With the recent Pierce County Council’s passage of the creation of a county-wide Flood Control Zone, the rules and policies to fund levee work and water-retention projects around the county are being drafted.
The mission of the flood control district is to generate tax dollars that would be used to protect lives, homes and businesses around the county from catastrophic losses caused by flooding, particularly if the Puyallup River overruns its banks and shuts down Interstate 5 the way waters did in Lewis County three years ago. The economic impact of that flooding exceeded $10 million per day.
The Flood Control Zone became official in April, but the County Council is now developing ways the district will operate and how the district will determine the tax rate that property owners will pay to fund projects.
“The flood hazards in the county are real,” said Brian Ziegler, director of Pierce County Public Works and Utilities.
Not only are there direct threats to life and property if the aging levees and current projects fail to keep the waters within the riverbanks, but there is a growing threat to business, the environment, transportation and tourism dollars if the area floods. An analysis released in October 2010 concluded the county could face economic losses of more than $725 million. The county estimates that some 21,000 people would be directly affected by a massive flood, while some 17,000 jobs would be lost or stalled. Some 9,300 homes in the county would face significant damage. But to some degree, everyone in the county would be touched by the rising waters through impacts on work or travel or by the environmental damage flood waters would bring. Some 216,000 people, for example, would be affected by the loss of sewer treatment services if the three sewer treatment plants located within local flood plains have to shut down as water rises around them. That could lead to untreated sewage flowing into local waterways.
“People don’t stop flushing because of a flood,” Ziegler said. “The rivers will always be our sewer system whether we treat what goes into the rivers or not.”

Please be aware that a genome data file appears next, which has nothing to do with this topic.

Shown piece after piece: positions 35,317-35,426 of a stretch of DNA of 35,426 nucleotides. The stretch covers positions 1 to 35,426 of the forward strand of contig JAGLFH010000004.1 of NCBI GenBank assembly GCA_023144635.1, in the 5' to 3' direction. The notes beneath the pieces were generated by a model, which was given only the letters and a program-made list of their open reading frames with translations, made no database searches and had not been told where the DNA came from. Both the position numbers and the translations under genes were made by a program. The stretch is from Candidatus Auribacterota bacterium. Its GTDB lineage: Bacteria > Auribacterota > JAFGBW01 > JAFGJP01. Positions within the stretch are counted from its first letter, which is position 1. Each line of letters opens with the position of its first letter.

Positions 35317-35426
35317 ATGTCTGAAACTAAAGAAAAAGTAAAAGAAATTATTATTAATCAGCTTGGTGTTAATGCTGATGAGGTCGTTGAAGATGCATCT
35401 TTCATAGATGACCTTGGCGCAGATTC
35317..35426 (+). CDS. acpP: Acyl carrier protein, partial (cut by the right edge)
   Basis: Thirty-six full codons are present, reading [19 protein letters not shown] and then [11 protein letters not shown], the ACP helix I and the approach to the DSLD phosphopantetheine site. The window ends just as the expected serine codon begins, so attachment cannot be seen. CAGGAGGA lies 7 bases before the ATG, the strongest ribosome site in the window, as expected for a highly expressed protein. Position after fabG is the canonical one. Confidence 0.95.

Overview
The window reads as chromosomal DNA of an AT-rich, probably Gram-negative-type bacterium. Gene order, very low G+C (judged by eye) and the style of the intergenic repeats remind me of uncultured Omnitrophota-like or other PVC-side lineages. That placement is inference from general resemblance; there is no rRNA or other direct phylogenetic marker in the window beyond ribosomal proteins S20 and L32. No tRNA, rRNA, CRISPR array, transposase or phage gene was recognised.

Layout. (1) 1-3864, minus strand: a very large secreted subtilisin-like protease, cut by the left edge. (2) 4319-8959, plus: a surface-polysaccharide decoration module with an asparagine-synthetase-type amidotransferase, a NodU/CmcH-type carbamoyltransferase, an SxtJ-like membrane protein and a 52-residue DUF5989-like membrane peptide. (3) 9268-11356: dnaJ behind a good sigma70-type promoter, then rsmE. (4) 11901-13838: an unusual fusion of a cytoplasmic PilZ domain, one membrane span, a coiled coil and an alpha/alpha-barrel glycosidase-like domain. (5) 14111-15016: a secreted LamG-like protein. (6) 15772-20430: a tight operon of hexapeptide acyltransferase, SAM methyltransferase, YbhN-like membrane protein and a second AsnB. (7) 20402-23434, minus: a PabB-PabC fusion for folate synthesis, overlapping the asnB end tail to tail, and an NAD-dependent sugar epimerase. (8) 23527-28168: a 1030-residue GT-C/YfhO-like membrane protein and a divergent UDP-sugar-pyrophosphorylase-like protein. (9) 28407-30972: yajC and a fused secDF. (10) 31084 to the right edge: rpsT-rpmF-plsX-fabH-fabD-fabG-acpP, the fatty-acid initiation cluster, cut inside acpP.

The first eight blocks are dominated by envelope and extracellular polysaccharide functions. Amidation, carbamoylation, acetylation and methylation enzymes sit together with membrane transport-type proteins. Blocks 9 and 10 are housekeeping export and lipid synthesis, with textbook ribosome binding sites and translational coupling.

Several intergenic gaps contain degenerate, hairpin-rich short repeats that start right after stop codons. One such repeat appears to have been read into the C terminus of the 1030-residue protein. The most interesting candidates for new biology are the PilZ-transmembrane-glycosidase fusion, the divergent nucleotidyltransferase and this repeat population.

Faced with rising urbanization of the county, a flood control system that dates backs to the 1920s that does not meet current standards and is reaching the end of useful life, the district was needed to fill the gap between the current flow of just $2 million a year in flood-control dollars into a system that already needs more than $300 million in repairs and upgrades.
The district’s funding is expected to come from a levy of 10 cents per $1,000 assessed value, which amounts to $20 a year on a $200,000 home. The money cannot be used for anything other than flood-related actions. That tax rate will generate about $8 million that will be matched with federal funds to chip away at the backlog of repairs. The 10-cent rate is what has been recommended by the County Council as the district was forming. State law allows for five times that rate. A decision of what rate taxpayers will actually pay will rest with the Flood Control District’s Board of Supervisors. That board is made up of County Council members, meaning the members will largely be advising themselves.
“It is kind of a quirk in state law,” Ziegler said.
That district will have an advisory board of city officials collected from around Pierce County, although the specifics are being worked out now. More details will come later this summer.
While the district takes official form, research on flood control methods continues. County, municipal and Corps of Engineers officials are two years into a six year flood-control study that will target what projects will be most beneficial in controlling floods as well as put the levees and retention projects into a pool of projects around the country that would then compete for federal funding.
Fife sits at the lowest point in Pierce County, making it the most likely to be flooded by rainwater and melting snow from the far reaches of the area. While the Flood Control District was generally welcoming news to the Fife City Council during a recent briefing on the issue, support was less than unquestioning.
“I support it but also am troubled by it,” Councilmember Richard Godwin said.
The idea of studying flood-control projects does not seem to have progressed much in recent years.
“You would be better off taking all the studies and make a levee out of them because nothing physical has happened with those folks,” he said of the Army Corps of Engineers. “I don’t know how much more you can study it. Something has to happen here. The river isn’t going to wait on your studies.”
Mayor Pro Tem Glenn Hull questioned why the proposed advisory board only lists Puyallup Tribe as a rotating member, noting that not only does much of the Puyallup River sit within the reservation, the tribe is such an active member in what happens along the waterway.
“They play such an important role,” he said.
The advisory board to the Flood Control Board of Supervisors would help determine which cities and towns within the county would receive local grant dollars for smaller flood-control projects in their areas. The “opportunity fund” system was a concession for cities like Gig Harbor, DuPont, Steilacoom, University Place and Milton that do not see direct impacts of seasonal flooding the way Fife and low-land areas do. While much less significant in terms of potential flooding impacts, Pierce County has 11 significant flood plains along the Puyallup, White, Carbon, Nisqually, Greenwater and Mashel rivers, and South Prairie Creek. The flood plains range from the very urban nine miles along the lower Puyallup River to the rural Nisqually River between Elbe and Ashford. Many of the levees along these rivers were built more than 80 years ago by farmers to protect their fields. Now, these aging levees protect major business centers, residences and critical public facilities such as roads, bridges and sewer treatment plants that need to be upgraded.